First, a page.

Photography Ethics

This became particularly important in my later photography when I began taking pictures of children and families living in poverty. Vulnerable people are so often photographed in miserable or discouraging situations, sometimes their suffering even inscribed on their faces or bodies. This is an important reality to capture, however, a person at their point of grief and vulnerability is not his or her mental image of who he or she is.

I learned this when I took photographs of a tiny child in a Costa Rican shantytown. I took photographs of lots of kids that visited a community center I helped out at weekly. Sometimes I printed copies off and gave them to the kids or their families. Once I entered a home and saw that a photograph I’d taken of Britani had been enlarged, printed on canvas, and put up on the family’s wall. Once the youth in the barrio got internet and facebook accounts, they began posting photographs of themselves that fellow missionaries and I had taken of them. They also began reviewing the photo albums we’d created about projects we’d done in their neighborhood. Suddenly, the integrity of our photographs was being reviewed and verified by the people we’d photographed. And I concluded that the greatest honor is when someone selects a photograph you’ve taken of them as an accurate representation of who he or she is. Whenever someone uses a photograph I’ve taken as a facebook profile picture, or prints one off for their own personal collection, I swell with pride knowing that they see something in the photograph that rings true with how they perceive themselves. There is a spiritual continuum for me in my photography – to see someone as I see them, then to see them as they see themselves, and to finally see them as God sees them.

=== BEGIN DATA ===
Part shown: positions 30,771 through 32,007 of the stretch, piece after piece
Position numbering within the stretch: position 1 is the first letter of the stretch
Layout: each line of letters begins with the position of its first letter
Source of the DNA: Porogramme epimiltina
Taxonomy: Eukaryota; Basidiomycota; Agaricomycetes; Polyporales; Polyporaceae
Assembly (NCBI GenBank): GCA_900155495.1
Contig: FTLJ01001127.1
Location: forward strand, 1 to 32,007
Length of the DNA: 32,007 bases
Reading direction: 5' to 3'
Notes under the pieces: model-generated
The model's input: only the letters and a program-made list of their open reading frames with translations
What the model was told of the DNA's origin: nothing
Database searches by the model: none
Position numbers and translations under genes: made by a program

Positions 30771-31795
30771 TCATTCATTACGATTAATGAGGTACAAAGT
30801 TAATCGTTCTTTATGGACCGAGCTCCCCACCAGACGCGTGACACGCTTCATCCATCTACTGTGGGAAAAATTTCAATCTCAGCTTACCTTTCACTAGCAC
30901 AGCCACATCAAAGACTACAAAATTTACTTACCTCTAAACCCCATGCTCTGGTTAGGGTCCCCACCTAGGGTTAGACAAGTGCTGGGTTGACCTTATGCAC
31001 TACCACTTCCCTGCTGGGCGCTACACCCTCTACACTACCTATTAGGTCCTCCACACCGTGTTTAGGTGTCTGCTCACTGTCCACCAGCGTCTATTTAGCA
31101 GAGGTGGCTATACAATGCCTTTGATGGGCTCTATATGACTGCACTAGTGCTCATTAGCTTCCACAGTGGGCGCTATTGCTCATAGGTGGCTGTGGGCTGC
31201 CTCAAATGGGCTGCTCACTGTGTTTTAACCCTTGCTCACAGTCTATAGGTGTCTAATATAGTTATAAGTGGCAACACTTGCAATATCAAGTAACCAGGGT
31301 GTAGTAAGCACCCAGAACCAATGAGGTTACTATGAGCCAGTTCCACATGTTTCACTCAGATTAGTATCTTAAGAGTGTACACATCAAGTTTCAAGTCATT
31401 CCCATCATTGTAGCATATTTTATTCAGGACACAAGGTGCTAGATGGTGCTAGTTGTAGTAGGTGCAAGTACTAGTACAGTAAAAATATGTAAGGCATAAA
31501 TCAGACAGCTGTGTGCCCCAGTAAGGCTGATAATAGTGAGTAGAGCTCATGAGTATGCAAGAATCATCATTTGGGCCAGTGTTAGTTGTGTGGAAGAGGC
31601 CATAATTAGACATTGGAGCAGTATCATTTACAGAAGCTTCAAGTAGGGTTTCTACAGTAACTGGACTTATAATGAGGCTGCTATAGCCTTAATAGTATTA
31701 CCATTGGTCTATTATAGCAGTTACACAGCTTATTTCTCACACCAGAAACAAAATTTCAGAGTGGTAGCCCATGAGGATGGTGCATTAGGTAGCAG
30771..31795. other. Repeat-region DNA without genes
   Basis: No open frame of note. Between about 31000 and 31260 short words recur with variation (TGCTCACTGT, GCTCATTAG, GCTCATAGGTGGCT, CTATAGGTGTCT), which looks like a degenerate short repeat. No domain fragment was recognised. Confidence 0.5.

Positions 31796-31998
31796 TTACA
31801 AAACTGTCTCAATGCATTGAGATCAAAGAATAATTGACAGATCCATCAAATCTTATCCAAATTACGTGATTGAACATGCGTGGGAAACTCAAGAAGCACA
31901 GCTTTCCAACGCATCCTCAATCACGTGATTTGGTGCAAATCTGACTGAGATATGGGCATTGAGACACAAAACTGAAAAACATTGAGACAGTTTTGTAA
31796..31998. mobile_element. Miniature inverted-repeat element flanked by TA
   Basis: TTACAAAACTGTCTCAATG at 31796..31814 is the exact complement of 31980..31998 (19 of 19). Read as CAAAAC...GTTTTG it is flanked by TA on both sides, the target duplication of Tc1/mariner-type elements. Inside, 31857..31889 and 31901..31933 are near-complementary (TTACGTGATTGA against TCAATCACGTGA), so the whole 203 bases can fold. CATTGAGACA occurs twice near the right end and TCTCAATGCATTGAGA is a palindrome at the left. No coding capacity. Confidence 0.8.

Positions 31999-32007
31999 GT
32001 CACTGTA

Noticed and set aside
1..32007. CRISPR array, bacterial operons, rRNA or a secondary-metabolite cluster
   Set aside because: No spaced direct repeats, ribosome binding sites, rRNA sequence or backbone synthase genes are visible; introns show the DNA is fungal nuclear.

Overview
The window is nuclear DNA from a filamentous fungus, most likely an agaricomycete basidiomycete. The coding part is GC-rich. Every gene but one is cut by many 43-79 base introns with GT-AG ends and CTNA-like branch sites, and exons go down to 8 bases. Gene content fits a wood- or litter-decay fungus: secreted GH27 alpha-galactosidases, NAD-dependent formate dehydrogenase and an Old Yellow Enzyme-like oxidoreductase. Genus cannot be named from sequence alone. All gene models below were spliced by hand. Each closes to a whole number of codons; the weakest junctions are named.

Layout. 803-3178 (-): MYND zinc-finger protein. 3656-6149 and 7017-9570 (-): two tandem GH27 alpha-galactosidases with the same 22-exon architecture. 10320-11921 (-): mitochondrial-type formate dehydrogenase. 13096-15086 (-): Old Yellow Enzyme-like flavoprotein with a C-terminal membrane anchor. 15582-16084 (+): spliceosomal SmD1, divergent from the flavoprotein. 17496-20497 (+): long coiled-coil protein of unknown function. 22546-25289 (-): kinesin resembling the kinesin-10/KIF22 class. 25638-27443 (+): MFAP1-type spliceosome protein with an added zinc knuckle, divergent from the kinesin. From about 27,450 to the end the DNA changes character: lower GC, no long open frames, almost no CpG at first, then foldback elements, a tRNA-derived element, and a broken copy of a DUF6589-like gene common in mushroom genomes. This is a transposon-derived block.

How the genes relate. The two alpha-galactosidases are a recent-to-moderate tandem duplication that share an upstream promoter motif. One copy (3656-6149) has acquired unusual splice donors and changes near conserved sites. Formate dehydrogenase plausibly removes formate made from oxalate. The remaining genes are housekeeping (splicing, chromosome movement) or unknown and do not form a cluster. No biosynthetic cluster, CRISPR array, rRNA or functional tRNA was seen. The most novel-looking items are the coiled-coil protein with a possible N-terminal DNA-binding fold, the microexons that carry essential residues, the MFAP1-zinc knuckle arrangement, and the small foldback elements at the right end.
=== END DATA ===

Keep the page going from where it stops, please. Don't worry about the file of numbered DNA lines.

The important of photographic integrity and respect for people we photograph is a crucial virtue of a good photographer. I have taken many photographs of Britani and her family. She lives with 18 others in a cramped shanty in one of the poorest and most feared barrios in Costa Rica. Britani suffers from sicknesses resulting from malnutrition and the harsh environment of the slum she lives in. I lived with her family for several months, during which bleeding-heart U.S. do-gooders would occasionally visit and take photographs of our home and the family I was living with. I am critical of “trauma tourists” that exploit the suffering of others and post albums of their images that invoke pity and ego-stroking admiration from their friends back home.

I showed Britani and her family all the photographs I took of their family. When I showed them a photograph I took of her one morning with disheveled hair standing in the street next to an open stream of soapy gutterwater by her feet, they threw back their heads and laughed. “Caption that one, send money for this poor child!” Karla laughed. “See if you can get anyone to give money for this poor kid!” She was joking but she had correctly identified how the photo fit into a “genre” of miserymongering we are used to seeing. It’s become so overused in the United States that we know the category of photography as soon as we see it. I recognize it immediately as the most popular topic of photography taken in Haiti, the country I grew up in and whose beauty I still feel nostalgic for.

Someone send money for this poor kid

This photograph is not one that will get reprinted and enlarged for their wall, however. Nor is it representative of who Britani really is. Despite the miserable living conditions she’s had to grow up in, compared to what I am used to, Britani is vivacious and animated little girl. The photograph below is the one she asked me to take of her one morning when she had bathed and dressed up to visit the clinic with her mom.

Britani ready to go!

And my personal favorite of little Britani, whose laugh and image has changed me in many ways into the person and photographer I am today.



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